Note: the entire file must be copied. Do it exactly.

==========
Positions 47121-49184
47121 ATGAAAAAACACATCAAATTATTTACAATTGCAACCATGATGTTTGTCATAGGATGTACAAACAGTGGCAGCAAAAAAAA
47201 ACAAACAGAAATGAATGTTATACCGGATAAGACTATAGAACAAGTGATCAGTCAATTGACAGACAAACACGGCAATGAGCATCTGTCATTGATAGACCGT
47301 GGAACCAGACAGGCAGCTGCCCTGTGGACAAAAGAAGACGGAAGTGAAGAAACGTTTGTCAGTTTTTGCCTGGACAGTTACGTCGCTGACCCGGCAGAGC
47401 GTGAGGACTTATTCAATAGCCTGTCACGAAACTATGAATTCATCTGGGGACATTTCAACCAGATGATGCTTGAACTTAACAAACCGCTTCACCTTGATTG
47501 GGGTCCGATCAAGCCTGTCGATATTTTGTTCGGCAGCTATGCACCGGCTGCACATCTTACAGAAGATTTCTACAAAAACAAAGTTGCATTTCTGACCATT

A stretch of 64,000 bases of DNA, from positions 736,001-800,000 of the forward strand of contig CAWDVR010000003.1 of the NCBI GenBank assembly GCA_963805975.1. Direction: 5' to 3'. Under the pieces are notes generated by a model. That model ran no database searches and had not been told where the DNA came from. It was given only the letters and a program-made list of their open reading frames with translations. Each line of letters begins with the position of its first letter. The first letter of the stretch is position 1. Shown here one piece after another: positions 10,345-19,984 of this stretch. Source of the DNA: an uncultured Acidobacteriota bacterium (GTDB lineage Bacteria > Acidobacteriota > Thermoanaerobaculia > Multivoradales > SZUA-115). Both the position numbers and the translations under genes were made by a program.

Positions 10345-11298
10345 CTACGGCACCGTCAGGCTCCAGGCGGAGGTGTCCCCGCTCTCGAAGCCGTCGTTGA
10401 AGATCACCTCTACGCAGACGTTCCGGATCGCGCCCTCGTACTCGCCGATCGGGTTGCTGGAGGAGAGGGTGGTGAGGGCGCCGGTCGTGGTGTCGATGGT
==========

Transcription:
Positions 47121-49184
47121 ATGAAAAAACACATCAAATTATTTACAATTGCAACCATGATGTTTGTCATAGGATGTACAAACAGTGGCAGCAAAAAAAA
47201 ACAAACAGAAATGAATGTTATACCGGATAAGACTATAGAACAAGTGATCAGTCAATTGACAGACAAACACGGCAATGAGCATCTGTCATTGATAGACCGT
47301 GGAACCAGACAGGCAGCTGCCCTGTGGACAAAAGAAGACGGAAGTGAAGAAACGTTTGTCAGTTTTTGCCTGGACAGTTACGTCGCTGACCCGGCAGAGC
47401 GTGAGGACTTATTCAATAGCCTGTCACGAAACTATGAATTCATCTGGGGACATTTCAACCAGATGATGCTTGAACTTAACAAACCGCTTCACCTTGATTG
47501 GGGTCCGATCAAGCCTGTCGATATTTTGTTCGGCAGCTATGCACCGGCTGCACATCTTACAGAAGATTTCTACAAAAACAAAGTTGCATTTCTGACCATT

A stretch of 64,000 bases of DNA, from positions 736,001-800,000 of the forward strand of contig CAWDVR010000003.1 of the NCBI GenBank assembly GCA_963805975.1. Direction: 5' to 3'. Under the pieces are notes generated by a model. That model ran no database searches and had not been told where the DNA came from. It was given only the letters and a program-made list of their open reading frames with translations. Each line of letters begins with the position of its first letter. The first letter of the stretch is position 1. Shown here one piece after another: positions 10,345-19,984 of this stretch. Source of the DNA: an uncultured Acidobacteriota bacterium (GTDB lineage Bacteria > Acidobacteriota > Thermoanaerobaculia > Multivoradales > SZUA-115). Both the position numbers and the translations under genes were made by a program.

Positions 10345-11298
10345 CTACGGCACCGTCAGGCTCCAGGCGGAGGTGTCCCCGCTCTCGAAGCCGTCGTTGA
10401 AGATCACCTCTACGCAGACGTTCCGGATCGCGCCCTCGTACTCGCCGATCGGGTTGCTGGAGGAGAGGGTGGTGAGGGCGCCGGTCGTGGTGTCGATGGT